What is a tick and why are they bad?
Ticks are a member of the arachnid family, a relative of spiders. There are many different species of ticks found across the country and there are a few that are known to spread disease. These are the ticks that we humans worry about the most. These hard-bodied ticks include the blacklegged or deer tick, the american dog tick, the brown dog tick, Gulf Coast tick, Rocky Mountain wood tick, Pacific Coast tick, and the lone star tick. These ticks can carry a wide array of diseases, most notably Lyme disease, rocky mountain spotted fever, anaplasmosis, and ehrlichiosis. The most common symptoms of tick-borne disease are fevers/chills, aches and pains, and sometimes a distinctive rash (a bulls-eye or spots).
|"Bulls-eye" rash most commonly associated with Lyme disease. Curtesy of the CDC|
|Lifecycle of a blacklegged tick|
|Each black dot is a tick|
|Larval stage Lone Star ticks that I pulled off of Sheila|
When your dog is infested after a hike, what do you do?
Me? I panicked. I felt like such an awful dog-mom. I made the mistake of thinking that her Trifexis protected her from ticks, so coming home Sunday evening was a harsh reality to face. We stopped by the Tractor Supply and picked up a kennel dip (17% pemethrin, interestingly enough!) and some tick shampoo that would be a bit more gentle on her sensitive skin. I gave her bath and tried to soothe her worried look. I then decided that I couldn't take chances and brought her to our local Banfield Pet Hospital inside of Petsmart. After a few suggestions of having to shave the dog, which I was adamantly against, the vet suggested we use the Preventic collar. He suggested that some studies have shown that the Preventic collar starts killing ticks within 48 hours which would help minimize any risk of disease transmission. At $18.99 this was the option for us! We also opted to have her vaccinated against Lyme and put on a cycle of doxicylin to further protect against infection.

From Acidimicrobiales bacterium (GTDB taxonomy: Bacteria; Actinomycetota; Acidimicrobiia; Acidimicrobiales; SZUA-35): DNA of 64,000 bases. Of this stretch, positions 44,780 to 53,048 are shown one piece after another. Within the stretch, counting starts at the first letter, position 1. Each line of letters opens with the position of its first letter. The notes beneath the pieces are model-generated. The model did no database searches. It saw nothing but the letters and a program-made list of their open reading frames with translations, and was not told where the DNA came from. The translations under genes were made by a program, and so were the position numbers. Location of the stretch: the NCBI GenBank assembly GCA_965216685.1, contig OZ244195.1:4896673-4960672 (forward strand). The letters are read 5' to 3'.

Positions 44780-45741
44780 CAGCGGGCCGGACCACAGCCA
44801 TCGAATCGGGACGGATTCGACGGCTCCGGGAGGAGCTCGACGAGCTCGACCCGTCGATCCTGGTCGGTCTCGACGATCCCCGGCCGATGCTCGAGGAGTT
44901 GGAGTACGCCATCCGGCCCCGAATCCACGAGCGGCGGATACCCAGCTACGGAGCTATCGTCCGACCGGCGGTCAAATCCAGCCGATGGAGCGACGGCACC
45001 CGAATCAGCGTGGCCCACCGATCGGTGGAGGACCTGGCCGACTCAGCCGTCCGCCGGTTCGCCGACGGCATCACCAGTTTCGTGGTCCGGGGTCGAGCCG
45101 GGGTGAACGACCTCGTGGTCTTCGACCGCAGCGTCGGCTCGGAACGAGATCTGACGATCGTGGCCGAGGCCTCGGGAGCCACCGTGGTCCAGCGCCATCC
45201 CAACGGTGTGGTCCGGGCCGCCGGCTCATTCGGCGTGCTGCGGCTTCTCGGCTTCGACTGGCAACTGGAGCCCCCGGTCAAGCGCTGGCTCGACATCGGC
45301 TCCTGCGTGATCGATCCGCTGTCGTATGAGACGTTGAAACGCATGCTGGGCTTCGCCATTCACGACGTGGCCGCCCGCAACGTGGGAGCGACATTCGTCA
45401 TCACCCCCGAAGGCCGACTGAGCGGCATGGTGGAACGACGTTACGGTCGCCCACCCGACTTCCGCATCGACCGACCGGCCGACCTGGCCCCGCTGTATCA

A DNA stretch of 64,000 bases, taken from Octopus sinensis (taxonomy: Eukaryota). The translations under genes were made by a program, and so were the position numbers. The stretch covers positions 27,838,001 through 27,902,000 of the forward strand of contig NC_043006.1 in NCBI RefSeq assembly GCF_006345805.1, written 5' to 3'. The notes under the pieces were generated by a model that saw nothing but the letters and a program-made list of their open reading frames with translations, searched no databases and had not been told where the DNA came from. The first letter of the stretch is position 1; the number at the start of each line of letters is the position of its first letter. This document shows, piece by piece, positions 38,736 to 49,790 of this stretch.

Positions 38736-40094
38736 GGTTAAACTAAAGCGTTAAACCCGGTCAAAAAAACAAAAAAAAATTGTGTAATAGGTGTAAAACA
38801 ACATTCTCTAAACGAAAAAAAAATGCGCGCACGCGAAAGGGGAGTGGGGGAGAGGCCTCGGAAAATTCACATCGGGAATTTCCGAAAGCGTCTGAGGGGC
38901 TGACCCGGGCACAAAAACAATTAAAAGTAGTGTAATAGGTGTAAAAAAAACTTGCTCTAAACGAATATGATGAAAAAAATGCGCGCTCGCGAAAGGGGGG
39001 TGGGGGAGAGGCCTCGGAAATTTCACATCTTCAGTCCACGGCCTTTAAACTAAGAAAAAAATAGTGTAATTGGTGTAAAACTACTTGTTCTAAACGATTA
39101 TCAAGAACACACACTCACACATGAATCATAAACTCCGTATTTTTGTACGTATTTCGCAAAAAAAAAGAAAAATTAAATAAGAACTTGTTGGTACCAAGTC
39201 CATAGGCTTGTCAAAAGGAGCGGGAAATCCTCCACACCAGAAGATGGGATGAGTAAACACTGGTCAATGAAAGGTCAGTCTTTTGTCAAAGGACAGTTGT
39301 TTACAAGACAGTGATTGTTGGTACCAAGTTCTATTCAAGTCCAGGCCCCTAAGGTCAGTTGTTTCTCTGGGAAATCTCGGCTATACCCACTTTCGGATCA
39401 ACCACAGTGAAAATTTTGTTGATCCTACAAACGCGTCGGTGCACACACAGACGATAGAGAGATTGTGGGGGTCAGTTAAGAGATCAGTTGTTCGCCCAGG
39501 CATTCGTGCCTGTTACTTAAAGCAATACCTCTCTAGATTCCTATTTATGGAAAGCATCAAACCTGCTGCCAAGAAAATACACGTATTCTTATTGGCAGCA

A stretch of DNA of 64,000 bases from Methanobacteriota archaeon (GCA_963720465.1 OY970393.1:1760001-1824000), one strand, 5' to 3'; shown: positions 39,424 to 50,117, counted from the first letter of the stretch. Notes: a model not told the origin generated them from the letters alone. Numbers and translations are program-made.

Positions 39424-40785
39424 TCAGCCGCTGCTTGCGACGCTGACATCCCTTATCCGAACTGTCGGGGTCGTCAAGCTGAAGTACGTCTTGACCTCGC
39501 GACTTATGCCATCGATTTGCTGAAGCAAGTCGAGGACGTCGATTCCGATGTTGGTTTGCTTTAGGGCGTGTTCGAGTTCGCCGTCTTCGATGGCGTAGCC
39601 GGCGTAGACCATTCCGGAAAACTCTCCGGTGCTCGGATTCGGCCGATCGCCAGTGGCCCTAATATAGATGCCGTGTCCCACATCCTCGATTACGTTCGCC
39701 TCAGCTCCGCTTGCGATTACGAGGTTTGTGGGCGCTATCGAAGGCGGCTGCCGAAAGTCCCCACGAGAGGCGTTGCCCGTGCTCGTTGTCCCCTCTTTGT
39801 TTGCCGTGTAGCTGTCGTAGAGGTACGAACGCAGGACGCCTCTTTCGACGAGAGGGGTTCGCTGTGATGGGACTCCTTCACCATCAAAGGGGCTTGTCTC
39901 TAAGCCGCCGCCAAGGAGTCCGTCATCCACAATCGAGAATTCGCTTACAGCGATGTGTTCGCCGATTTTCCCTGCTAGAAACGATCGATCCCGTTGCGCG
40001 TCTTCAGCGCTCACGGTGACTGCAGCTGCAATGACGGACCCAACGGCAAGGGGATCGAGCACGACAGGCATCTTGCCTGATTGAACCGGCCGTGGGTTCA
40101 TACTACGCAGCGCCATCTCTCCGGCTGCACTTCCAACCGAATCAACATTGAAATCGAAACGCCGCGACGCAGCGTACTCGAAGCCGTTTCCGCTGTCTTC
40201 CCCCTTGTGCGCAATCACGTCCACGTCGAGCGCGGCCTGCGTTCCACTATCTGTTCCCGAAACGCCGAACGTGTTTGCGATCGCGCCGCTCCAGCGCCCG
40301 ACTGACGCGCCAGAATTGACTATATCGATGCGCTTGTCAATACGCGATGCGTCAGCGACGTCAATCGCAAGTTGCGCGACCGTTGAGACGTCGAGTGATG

A note about the dose of doxi… we found out later through Tick Encounter Resource from the University of Rhode Island, that larval Lone Star ticks do not transmit disease, though nymph stage ticks may transmit disease. This was mainly a preventative measure because I am a worrier.
The Preventic collar did seem to kill all of her ticks within about 48-72 hours, though it left the ticks dead bodies attached to her which fell off easily after a good brushing. After reading more about the different tick preventatives, we decided that Preventic isn't our best bet while actually hiking the trail.
Types of tick preventative
There are so many types of tick preventative out there, it can be a little overwhelming. Thankfully, a few sites out there have done all of the hard work and summed up each product including active ingredient, application type and even what treatments are effective against which ticks!
|Information gathered from marvistavet.com|
The answer to this varies, as no two dogs are the same. For us, topical treatments do not work well due to the nature of Sheila's thick coat. We are personally going to be using a Seresto collar, which isn't listed above. This collar's main ingredients are imidacloprid and flumethrin, it's safe for dogs and cats, it lasts 8 months, it is water resistant, reaches 97% effectiveness in 48 hours against deer and lone star ticks, and is also effective against fleas. It is a relatively expensive collar. We were quoted around $50 from a local vet.
We are mainly interested in this collar because of the 8 month effectiveness, that way we can put it on her early and keep it on well after the hike. I was leaning toward the Scalibor collar, but it doesn't seem to be offered in the states anymore.
A week and a half later, Sheila is happy and healthy with no symptoms of tick-borne illness. Our little incident really opened up my eyes to the dangers of ticks on the trail. I just hope that our good luck will continue as we set out on the AT early next year!
I hope this is helpful to anyone looking for this sort of information. If you have questions or comments, please feel free to submit them below! Thanks for reading!